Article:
Tuesday, 6 October 2009

Human ancestry: What does dentition have to do with it?

The latest issue of Science provides in-depth analysis and discussion of the fossilized remains of the oldest known human ancestor yet, dubbed Ardipithecus ramidus.

The full suite of scientific papers, plus additional features such as podcasts, is available for free to all those who register.

C. Owen Lovejoy's contribution, "Reexamining Human Origins in Light of Ardipithecus ramidus," puts a great deal of emphasis on the "large, projecting, interlocking, and honing" canines lacking in this ancestor as well as in modern-day humans. (By contrast, such canines are present in all other ape species, and are particularly pronounced in males.) This radical divergence in terms of dentition suggests, according to this expert, that cooperative social structures are fundamental for humankind. Put another way, while human societies still tend toward hierarchy, the size of someone's teeth is not "a big deal."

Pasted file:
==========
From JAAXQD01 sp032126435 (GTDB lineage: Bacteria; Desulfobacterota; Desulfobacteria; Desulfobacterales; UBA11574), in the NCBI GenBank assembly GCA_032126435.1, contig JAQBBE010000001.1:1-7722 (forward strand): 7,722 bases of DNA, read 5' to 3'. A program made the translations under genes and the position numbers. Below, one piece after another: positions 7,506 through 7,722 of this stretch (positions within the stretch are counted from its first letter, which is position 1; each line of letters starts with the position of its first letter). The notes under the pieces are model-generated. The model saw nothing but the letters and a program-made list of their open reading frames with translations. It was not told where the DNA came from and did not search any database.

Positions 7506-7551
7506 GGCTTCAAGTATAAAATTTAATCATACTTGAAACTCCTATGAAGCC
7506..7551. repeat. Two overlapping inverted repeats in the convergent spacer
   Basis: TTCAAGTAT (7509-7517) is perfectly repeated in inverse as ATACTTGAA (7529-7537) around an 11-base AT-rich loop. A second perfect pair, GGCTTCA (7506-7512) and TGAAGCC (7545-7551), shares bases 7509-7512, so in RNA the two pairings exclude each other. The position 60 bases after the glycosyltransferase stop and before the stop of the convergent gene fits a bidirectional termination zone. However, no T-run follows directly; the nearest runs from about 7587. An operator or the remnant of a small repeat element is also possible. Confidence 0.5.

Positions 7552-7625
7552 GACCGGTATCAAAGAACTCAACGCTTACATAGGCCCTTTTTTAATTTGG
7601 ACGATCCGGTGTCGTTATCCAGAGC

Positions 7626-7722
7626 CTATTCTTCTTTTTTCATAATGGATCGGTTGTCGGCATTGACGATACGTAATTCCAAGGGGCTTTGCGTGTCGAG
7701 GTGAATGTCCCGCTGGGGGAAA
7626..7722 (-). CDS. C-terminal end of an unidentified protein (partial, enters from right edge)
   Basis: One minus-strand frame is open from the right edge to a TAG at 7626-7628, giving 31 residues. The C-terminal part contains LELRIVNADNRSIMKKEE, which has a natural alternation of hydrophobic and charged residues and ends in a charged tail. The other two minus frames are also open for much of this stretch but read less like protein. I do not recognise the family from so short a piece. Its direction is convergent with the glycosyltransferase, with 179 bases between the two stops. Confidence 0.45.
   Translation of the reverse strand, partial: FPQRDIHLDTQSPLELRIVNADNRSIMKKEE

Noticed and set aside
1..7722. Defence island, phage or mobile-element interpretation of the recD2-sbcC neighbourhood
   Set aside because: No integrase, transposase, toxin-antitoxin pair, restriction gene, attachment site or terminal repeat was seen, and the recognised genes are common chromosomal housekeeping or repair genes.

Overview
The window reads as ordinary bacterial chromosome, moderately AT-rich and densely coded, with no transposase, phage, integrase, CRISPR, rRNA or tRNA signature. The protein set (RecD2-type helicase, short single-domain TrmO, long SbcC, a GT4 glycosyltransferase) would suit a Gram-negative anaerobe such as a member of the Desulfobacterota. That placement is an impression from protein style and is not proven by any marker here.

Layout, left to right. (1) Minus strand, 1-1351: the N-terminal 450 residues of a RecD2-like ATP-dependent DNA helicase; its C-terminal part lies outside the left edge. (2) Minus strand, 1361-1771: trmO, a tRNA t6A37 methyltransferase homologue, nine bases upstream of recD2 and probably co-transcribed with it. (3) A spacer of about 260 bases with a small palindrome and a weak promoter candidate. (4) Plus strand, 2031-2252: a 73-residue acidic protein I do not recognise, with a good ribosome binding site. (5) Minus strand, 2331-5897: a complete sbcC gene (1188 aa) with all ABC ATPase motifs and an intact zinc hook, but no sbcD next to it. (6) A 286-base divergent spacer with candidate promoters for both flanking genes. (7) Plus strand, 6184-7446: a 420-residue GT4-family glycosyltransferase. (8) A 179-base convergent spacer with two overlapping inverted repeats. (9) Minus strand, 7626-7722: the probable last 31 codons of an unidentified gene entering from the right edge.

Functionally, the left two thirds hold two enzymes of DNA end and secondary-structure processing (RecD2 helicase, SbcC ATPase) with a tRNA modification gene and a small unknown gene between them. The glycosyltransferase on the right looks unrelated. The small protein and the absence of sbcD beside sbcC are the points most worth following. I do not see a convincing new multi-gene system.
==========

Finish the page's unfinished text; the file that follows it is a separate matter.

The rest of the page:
Perhaps that's why the Canadian government does not guarantee access to dental services as part of healthcare insurance?

Yet dentition aesthetics and overall oral health remain sentinels of social status.

It's just that we tend to prize 'nice teeth' over 'scary' ones...

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